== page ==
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Performance art

Paying performance-related fees may seem the perfect answer to motivating

fund managers. If they perform well, they earn more. If they do badly, they

earn less or even nothing.

Unfortunately, nothing in life is that simple, which is why

performance-related fees are not generally used in retail funds. The place

where they are notoriously employed is, of course, the derivatives and

hedge fund markets.

The problem here is that spectacular short-term gains can lead to massive

performance fees. Sometimes, the client is left with just a fixed return.

These gains are invariably followed by losses, for which there is no

compensation for the client.

There is also the problem of risk. Is the fund manager taking unacceptable

levels of risk in order to generate the performance fee? The other end of

the scale is almost as bad. A fund manager is hardly likely to pay much

attention to a portfolio on which they are earning nothing.

However, NPI has recently appointed external investment managers and

created a formula that looks set to work very well. The two fundamental

elements of control employed are the benchmarks set for risk and

performance. The managers are thus constrained to operate within the

requirements of the pension company but have the incentive to produce

higher than average performance.

The risk benchmark is the Lipper portfolio benchmark, which applies to

each type of managed fund. Lipper, a Reuters-owned analyst, determines the

benchmark by analysing the portfolios of all the funds in, say, the

balanced managed sector. The composite portfolio becomes the benchmark for

that sector. NPI&#39s external managers can be up to 15 per cent overweight or

underweight in any one investment area.

The pie charts below show the benchmark weightings for balanced managed

and stockmarket managed funds. The latter has a greater proportion of

equities and, in particular, foreign equities which give a higher risk

profile. The external fund managers are therefore constrained in the amount

of risk they can take.

The second benchmark is for performance. The performance benchmark is set

at the 40th percentile level, which means first- and second-quartile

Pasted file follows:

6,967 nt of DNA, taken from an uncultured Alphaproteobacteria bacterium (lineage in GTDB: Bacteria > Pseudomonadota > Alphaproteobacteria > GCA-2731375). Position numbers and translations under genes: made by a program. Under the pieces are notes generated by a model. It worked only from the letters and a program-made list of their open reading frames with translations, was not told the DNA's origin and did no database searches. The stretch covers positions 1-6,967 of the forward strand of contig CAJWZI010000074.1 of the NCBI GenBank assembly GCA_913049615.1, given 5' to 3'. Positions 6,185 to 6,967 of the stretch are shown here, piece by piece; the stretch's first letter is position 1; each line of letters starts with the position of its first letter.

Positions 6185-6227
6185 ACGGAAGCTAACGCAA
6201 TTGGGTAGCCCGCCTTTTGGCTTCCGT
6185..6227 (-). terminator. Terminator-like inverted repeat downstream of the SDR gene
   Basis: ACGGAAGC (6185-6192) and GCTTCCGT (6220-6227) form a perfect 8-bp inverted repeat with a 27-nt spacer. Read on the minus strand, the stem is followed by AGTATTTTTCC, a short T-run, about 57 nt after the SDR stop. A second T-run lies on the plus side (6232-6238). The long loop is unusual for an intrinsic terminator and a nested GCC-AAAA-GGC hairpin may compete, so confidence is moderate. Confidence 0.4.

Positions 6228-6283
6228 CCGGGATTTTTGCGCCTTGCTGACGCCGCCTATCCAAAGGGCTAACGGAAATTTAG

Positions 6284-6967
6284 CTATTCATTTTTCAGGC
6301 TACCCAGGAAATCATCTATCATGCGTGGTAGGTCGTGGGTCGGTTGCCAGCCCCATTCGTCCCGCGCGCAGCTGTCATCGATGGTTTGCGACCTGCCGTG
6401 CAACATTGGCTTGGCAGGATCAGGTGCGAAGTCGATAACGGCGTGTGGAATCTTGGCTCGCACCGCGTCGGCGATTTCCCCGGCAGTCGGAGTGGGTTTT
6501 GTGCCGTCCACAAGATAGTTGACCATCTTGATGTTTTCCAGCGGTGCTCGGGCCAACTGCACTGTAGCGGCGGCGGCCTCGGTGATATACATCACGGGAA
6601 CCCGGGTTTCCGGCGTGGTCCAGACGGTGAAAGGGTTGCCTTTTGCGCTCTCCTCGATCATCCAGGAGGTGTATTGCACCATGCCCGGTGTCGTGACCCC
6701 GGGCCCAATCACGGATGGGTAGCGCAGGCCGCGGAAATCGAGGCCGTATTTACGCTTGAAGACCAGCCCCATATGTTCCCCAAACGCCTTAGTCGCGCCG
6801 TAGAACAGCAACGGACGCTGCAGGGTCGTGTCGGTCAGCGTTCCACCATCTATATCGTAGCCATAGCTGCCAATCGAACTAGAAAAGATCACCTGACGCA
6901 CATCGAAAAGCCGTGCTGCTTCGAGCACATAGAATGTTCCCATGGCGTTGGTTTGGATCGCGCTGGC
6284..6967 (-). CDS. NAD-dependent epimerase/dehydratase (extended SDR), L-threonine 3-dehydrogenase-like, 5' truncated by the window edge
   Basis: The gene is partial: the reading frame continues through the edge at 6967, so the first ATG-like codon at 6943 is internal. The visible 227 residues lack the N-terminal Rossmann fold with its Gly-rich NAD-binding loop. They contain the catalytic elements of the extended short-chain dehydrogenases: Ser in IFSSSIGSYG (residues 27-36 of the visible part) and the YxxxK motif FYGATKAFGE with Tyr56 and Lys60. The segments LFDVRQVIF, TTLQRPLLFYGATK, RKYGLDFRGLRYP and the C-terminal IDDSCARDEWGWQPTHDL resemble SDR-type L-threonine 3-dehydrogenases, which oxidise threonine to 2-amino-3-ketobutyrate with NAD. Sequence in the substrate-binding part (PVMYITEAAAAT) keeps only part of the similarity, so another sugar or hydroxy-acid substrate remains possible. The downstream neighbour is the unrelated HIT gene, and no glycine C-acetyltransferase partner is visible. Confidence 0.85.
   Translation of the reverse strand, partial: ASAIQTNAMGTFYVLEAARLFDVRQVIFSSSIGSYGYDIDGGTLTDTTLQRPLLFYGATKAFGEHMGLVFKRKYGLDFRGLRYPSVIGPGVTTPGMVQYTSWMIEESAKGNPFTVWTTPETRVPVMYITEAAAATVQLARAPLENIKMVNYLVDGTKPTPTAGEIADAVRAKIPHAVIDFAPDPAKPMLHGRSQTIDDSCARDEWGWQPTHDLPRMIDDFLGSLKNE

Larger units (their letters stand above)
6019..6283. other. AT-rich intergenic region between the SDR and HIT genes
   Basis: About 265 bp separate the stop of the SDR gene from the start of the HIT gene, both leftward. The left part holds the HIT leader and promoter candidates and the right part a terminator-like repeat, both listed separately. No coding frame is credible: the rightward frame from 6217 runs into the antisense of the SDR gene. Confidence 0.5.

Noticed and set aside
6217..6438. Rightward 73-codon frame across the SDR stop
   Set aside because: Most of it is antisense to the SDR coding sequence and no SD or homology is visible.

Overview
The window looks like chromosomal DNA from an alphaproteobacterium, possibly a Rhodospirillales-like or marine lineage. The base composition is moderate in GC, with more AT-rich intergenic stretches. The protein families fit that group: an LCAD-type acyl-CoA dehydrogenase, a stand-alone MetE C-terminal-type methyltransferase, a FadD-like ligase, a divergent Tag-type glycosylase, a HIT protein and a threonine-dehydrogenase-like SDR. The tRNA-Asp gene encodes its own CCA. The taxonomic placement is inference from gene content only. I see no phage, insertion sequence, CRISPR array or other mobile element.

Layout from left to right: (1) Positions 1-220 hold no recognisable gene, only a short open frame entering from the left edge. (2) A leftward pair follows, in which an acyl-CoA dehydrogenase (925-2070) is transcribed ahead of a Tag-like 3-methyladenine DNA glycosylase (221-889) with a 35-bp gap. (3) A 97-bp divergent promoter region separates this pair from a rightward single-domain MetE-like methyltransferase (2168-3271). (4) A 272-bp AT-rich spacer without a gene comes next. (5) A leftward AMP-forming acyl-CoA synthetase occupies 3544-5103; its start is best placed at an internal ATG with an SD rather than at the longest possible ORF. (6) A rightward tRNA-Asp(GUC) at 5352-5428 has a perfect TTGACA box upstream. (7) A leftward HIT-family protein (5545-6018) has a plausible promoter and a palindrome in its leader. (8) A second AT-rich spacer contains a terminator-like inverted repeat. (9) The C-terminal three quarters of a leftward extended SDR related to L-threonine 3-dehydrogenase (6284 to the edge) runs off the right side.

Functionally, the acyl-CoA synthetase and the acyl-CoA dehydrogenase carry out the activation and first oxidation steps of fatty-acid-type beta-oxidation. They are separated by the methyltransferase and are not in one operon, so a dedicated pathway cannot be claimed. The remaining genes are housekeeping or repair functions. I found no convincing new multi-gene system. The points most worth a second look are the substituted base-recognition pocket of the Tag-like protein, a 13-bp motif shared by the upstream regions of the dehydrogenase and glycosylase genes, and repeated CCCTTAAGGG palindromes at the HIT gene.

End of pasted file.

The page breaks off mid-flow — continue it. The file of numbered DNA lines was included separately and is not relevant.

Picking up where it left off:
performance is considered good and third-and fourth-quartile performance

below par.

The table above shows the range of investment performance produced by

funds in the balanced managed and stockmarket managed categories over one

year. The first-quartile stockmarket managed funds produced growth of

between 28 and 65 per cent while the fourth-quartile funds produced only 2

to 12 per cent.

Similarly, for the balanced managed category, growth in the first quartile

was between 17 and 45 per cent while, in the fourth quartile, performance

ranged from -2 to 9 per cent.

This demonstrates the wide range of investment performance which is

possible within the benchmark guidelines.

The other element of control is the fee scale, which is capped at both

ends and runs from 0.25 to 0.75 per cent. So, for consistent performance,

the manager would get:

First quartile: 0.75 per cent.

Second quartile: 0.5 per cent.

Third quartile: 0.4 per cent.

Fourth quartile: 25 per cent.

At the benchmark level, the additional annual management charge on NPI&#39s

externally managed funds would be a very reasonable 0.5 per cent. At the

top end, the charge is more than a manager would normally get for

institutional business and at the bottom end there is still enough to keep

working for an improvement.

NPI&#39s external fund links have broken new ground, with five of Britain&#39s

leading fund managers agreeing to the same performance-related scale.

However, there is more to choosing external fund managers than getting them

to agree a fee scale.

First, they must have a good and consistent long-term record. Second, they

must have a well-known name and a good reputation among advisers. Third,

they must have a sound investment process and the strength and depth to

cover every eventuality.

This seems like a pretty tall order but NPI&#39s selection process whittled

the first 40 candidates down to five – Baring, Newton, Perpetual, Schroder

and Societe Generale. Each has its own investment style, which is important

when it comes to spreading investment risk, and each has agreed to work on

the same performance-related basis.

There seems to be no reason why it should not work and we can expect to

see many similar arrangements emerging as time goes on.


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